At least one German media outlet published links to the stolen information, drawing a rebuke from information security experts.

"Today's German data leak presents a particularly sharp dilemma: It is highly unethical to further publicize access to all the private data of so many prominent, high-interest individuals - but the leak's rollout design is also highly resilient to takedowns," says German political scientist Thomas Rid, a professor of strategic studies at Johns Hopkins University's School of Advanced International Studies.

Follows Alleged APT28 Attack

This isn't the first major information security mishap to occur on the BSI's watch. In 2015, the BSI shut down the parliamentary intranet after discovering it had been infected with spyware.

In February 2018, it admitted that in December 2017, it discovered that for up to a year, hackers had infiltrated the sensitive "Informationsverbund Berlin-Bonn" - IVBB - network used by Germany's Foreign Ministry and Defense Ministry, and planted malware, German public broadcaster Deutsche Welle reported.

The Russian government hacking group APT28 is suspected as being responsible for that attack. The group is also known as BlackEnergy Actors, Cyber Berkut, CyberCaliphate, Fancy Bear, Pawnstorm, Sandworm, Sednit, Sofacy, Strontium, Tsar Team and Voodoo Bear (see: Dutch and British Governments Slam Russia for Cyberattacks).

Reuters, meanwhile, reported that the BSI only learned of the new, massive data dump on Friday, shortly before it was reported by German news media.

Advent Calendar of Leaks

Some information security experts say that the dump of German politicians' personal details, memos and other potentially sensitive data has none of the hallmarks of a typical Russian information operations campaign.

For starters, the dump appeared to be designed to be an "Advent calendar" of big and little leaks, with new data being dumped every day in December up until Christmas via a Twitter account - reportedly followed by up to 18,000 people - before it was suspended.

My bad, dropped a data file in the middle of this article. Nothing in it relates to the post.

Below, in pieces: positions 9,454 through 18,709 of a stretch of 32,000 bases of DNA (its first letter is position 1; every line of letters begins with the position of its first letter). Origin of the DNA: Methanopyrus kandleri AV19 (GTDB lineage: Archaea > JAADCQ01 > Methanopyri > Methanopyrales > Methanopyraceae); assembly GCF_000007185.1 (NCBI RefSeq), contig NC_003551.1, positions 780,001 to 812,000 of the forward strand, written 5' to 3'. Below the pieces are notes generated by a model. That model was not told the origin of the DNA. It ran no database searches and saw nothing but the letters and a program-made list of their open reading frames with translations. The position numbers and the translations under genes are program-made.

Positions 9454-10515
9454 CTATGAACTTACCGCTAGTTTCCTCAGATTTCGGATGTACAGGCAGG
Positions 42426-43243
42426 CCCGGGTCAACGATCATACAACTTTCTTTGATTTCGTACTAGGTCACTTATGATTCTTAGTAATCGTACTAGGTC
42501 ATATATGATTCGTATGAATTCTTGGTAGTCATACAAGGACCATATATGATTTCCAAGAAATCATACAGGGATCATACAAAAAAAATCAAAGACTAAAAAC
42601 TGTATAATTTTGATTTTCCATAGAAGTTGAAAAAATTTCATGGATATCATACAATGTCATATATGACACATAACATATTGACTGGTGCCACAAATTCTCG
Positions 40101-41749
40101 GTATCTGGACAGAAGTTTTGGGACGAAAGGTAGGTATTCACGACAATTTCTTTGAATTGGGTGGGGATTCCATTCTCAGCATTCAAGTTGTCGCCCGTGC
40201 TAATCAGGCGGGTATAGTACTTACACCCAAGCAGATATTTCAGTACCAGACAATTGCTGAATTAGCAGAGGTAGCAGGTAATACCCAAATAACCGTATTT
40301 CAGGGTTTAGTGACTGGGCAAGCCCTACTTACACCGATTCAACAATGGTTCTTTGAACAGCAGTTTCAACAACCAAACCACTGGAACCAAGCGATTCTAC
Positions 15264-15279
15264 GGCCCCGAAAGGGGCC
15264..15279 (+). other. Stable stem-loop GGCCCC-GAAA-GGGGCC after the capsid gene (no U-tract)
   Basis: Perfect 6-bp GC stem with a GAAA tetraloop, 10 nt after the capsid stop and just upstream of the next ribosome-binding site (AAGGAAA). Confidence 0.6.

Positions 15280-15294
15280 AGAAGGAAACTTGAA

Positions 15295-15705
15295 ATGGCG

Initially, at the beginning of December 2018, the account began leaking data for celebrities before switching to politicians on Dec. 20.

"Someone put a lot of effort into this. It doesn't make sense for a Russian op, the timing is way off," the Grugq tweets. "And they'd have been pissed that they got ignored for all of December as they were leaking. It is unusual to do an IO and just wait around until it is found."

Privacy Commissioner Seeks Link Removal

The Hamburg Commissioner for Data Protection says it's been working throughout Friday to legally compel Twitter to excise all links to the stolen data from any tweets. To do so, the commissioner is working with Ireland's Data Protection Commission because Twitter's European operations are based in Ireland (see: GDPR: EU Sees More Data Breach Reports, Privacy Complaints).

But it's not clear yet if any of the links specified by Hamburg's data protection commissioner have yet been removed by Twitter or if the social networking firm will honor those requests.

"We are continuing to investigate this issue and our teams will take action where appropriate," a Twitter spokeswoman tells Information Security Media Group.

"Posting a person's private information without their permission or authorization is a direct and serious violation of the Twitter Rules," she says. "We also recently updated our rules to prohibit the distribution of any hacked material that contains private information, trade secrets or could put people in harm's way."

About the Author

Mathew J. Schwartz

Mathew J. Schwartz

Executive Editor, DataBreachToday & Europe, ISMG

Schwartz is an award-winning journalist with two decades of experience in magazines, newspapers and electronic media. He has covered the information security and privacy sector throughout his career. Before joining Information Security Media Group in 2014, where he now serves as the executive editor, DataBreachToday and for European news coverage, Schwartz was the information security beat reporter for InformationWeek and a frequent contributor to DarkReading, among other publications. He lives in Scotland.